The number of homeless people in the UK has steadily grown over the past decade or so, with the Guardian reporting that homelessness levels have risen for the seventh consecutive year. Welfare cuts, social housing shortages, straitened financial times, and pressure on vulnerable households have all contributed to the problem. For those sleeping rough, a surge in drug addiction, and mental health problems has made life more difficult.
Architecture and design have the potential to help homeless people. However, in most cases skills are being used to combat the people, not the problem.
Architect James Furzer has put together a collection of photographs that highlight the design war that’s being waged against homeless people in the UK. Benches are designed to be uncomfortable or awkward to sleep on, and sheltered spots are fitted with spikes. Speaking to Forbes magazine, Furzer explains:
“As architects, we have a duty of care to provide shelter for those who need it. I feel that architects can help by battling against the design guide and councils that want to design the undesirables out of their towns. The benches show a lack of designer’s duties being undertaken, hidden behind the noted façade of functionality. A case of: ‘Who do we want here, and who do we not want here?’. I can wholeheartedly say the defensive architecture exists on an unprecedented level, and is sadly on the rise. Bus stops have slanted platforms you can perch on but not sit on. Barriers are placed on walkways. It sends a visual message and has a real-life impact. You aren’t free anymore. You’re limited by what and where a planner or corporation says you can go.”
The UK certainly isn’t the only place anti-homeless design is employed. Seattle recently dispersed a homeless tent encampment and replaced it with a series of unnecessary bike racks. There are few cyclists in the area – it is simply to stop homeless people from sleeping there.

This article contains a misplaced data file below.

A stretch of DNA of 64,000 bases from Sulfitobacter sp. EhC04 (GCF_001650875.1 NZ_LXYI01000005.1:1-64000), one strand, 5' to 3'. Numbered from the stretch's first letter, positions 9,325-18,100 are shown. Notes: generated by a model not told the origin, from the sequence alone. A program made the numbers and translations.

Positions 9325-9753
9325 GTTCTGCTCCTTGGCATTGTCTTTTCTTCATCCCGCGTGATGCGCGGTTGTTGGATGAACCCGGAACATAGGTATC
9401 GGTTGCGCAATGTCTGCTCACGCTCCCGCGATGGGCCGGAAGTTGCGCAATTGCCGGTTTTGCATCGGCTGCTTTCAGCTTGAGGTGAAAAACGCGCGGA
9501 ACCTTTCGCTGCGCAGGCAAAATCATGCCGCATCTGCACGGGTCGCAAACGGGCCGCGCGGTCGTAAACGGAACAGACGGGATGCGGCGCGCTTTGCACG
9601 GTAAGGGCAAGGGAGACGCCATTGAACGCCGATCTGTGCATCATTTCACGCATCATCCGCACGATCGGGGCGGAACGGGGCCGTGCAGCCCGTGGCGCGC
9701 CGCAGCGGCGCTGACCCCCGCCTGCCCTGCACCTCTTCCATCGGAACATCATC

There is a growing effort, especially among young architects, to try and offer homeless people some privacy. One such scheme is being floated by Framlab, and features hexagonal honeycomb structures that attach to the sides of existing buildings. Bed frames are made by 3D printers using plant-based polymers, and the walls are constructed from plywood.
With property prices so high, many of the ideas for purpose-built accommodation for homeless people centre around attaching individual sleeping compartments to other buildings, particularly in the inner cities. However, many building owners, particularly those of apartment buildings, are highly reluctant to allow for such fixings – it would likely bring down their property value as a result.
Architect Chris Hildrey noticed that the lack of a fixed address hobbles people at a critical time, and often leads to homelessness. Job Centres and agencies need a way of getting in contact, but vulnerable people might not have an address to receive mail, or no phone to receive calls. Hildrey figured out a workaround – a way of giving homeless people an address to use for official purposes like job seeking and phone contracts, without giving them the property itself. It emulates a system allowing servicemen and women to have an address while they’re stationed, so that when they return to the UK they can use it for things like credit checks. Although Hildrey’s system, known as ProxyAddress, doesn’t allow homeless people to receive mail yet, it can be used to sign up for important services.